IT Confidential: Another Low Moment At The High Court
Learn why Internet legal cases are like legal Vietnams.
Scene: Washington, D.C., Early evening. Outside a back door of the U.S. Supreme Court building. CHIEF JUSTICE JOHN ROBERTS stands in a small courtyard clicking away at a BlackBerry. ASSOCIATE JUSTICE SAMUEL ALITO steps out, unwraps a cigar, cuts off the end, and lights up, puffing hard.
ROBERTS: Stogie man, eh? I wouldn't have guessed.
ALITO: Cubans. They're my weakness.
ROBERTS: You know those are illegal, right? [They both laugh.]
ALITO: I've been meaning to get a BlackBerry for a while, now. Technophobia, I guess. Do you access your E-mail?
ROBERTS: Sports scores. NCAA. My brackets got blown out after the second round. Now it's simply throwing good money after bad.
ALITO: You guys dodged a bullet with that BlackBerry case.
ROBERTS: Maybe. But we're up to our eyeballs in the patent stuff now with this eBay case.
ALITO: Tell me about it. I've been reviewing case law all week.
ROBERTS: It's a no-win. We rule one way, it's us against the little guy, the All-American entrepreneur. The other way, we put the boots to an E-commerce success story. Either way, we lose in the court of public opinion.
ALITO: That's a joke, right?
ROBERTS: I'm not laughing.
ALITO: This could be a landmark case. We have a chance to address the legal status of patents in this country, their impact on technological innovation and business success. By supporting the right to injunctive relief, we can help define the nature of property and ownership rights in 21st century America.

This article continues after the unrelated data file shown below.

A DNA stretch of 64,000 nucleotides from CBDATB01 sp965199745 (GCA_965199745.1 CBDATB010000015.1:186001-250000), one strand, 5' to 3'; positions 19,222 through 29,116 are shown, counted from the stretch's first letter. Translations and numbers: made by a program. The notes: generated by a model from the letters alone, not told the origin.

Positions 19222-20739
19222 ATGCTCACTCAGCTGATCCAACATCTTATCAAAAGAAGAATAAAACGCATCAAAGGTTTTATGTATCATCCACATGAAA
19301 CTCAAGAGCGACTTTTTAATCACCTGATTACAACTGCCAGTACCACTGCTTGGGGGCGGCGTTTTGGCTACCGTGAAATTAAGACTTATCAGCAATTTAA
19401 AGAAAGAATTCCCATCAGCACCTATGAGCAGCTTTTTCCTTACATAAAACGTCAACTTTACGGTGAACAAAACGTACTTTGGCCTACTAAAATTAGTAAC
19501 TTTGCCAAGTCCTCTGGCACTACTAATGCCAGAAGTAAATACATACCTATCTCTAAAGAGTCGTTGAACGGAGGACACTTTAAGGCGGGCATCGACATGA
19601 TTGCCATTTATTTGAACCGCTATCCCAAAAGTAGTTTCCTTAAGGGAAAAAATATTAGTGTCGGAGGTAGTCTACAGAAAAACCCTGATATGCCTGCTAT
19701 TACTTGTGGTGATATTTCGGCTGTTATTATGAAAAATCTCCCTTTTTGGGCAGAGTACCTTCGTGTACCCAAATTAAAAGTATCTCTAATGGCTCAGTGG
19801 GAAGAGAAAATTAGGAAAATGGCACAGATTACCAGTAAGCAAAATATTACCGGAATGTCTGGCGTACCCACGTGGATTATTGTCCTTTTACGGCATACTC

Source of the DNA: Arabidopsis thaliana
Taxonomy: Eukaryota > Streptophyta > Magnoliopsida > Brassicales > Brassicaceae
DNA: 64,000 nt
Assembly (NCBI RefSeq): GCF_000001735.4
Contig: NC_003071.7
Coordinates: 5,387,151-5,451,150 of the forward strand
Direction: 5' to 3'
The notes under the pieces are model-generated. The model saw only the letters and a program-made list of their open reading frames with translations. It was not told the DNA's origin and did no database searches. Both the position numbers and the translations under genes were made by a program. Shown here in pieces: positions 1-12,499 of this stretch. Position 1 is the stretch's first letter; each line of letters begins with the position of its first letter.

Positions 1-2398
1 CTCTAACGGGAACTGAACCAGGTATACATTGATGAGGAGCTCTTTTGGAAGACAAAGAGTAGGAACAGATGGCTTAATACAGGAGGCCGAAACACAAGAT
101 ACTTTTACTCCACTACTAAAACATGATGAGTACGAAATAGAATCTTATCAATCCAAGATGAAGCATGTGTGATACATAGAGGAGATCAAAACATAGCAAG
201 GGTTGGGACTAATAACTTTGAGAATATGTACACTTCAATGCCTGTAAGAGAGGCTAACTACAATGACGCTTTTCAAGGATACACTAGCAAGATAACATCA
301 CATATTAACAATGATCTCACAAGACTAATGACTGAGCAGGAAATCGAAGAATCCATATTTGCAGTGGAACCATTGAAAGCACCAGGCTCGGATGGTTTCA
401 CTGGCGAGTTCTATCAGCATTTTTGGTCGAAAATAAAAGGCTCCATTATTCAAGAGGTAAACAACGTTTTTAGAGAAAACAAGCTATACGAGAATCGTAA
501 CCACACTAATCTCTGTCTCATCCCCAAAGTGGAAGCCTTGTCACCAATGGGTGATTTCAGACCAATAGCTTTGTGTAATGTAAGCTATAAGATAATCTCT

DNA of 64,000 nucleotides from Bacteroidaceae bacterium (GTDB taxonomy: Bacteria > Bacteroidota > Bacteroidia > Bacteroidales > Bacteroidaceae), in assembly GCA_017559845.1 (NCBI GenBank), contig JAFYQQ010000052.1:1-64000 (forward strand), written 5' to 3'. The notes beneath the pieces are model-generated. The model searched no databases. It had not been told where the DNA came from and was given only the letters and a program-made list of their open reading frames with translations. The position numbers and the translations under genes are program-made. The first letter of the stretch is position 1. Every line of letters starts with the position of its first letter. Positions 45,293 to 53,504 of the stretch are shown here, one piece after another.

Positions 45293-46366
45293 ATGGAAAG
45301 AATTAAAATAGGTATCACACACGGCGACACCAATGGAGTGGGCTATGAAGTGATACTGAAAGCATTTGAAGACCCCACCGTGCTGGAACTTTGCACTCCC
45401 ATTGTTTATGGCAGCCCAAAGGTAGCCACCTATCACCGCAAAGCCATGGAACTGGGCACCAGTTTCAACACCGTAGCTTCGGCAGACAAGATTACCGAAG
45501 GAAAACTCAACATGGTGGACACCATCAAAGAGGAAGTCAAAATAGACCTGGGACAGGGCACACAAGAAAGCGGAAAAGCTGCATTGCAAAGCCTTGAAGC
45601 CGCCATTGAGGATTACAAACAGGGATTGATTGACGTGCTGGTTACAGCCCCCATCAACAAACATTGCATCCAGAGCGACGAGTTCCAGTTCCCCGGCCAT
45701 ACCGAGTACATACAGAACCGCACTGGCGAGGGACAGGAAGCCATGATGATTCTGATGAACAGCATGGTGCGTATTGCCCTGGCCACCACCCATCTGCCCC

ROBERTS: Your wife shop on eBay?
ALITO: I guess so.
ROBERTS: Go ahead, rule against eBay. Then start scraping off the frost at home.
ALITO: I stand by my convictions.
ROBERTS: Love the sentiment. But these Internet cases are like legal Vietnams. Gets hard to figure out the good guys from the bad guys.
ALITO: I didn't think this job was a popularity contest.
ROBERTS: Wait till we see some of those Google cases that are sure to come rolling down the pike--issues about copyright and trade-mark, ownership of search data, pornography, privacy. Everybody loves Google, but there's nothing that riles up the populace like privacy issues. And that riles up our friends over on Capitol Hill.
ALITO: And that means what, exactly?
ROBERTS: OK, so you don't hang with the executive crowd. But you start telling the boys over at Justice they can't get their hands on search data, and you'll see how many department Christmas parties you get invited to.
ALITO: I'm not a big party person.
ROBERTS: Fair enough. But those Cubans? I'd smoke 'em now, while you still can get 'em.
Note: I don't know whether Justice Alito smokes cigars or not, but otherwise I stand by the fictional accuracy of the above scenario. If you know where to get a good Cuban cigar--or have an industry tip--send it to to me at email@example.com or phone 516-562-5326.
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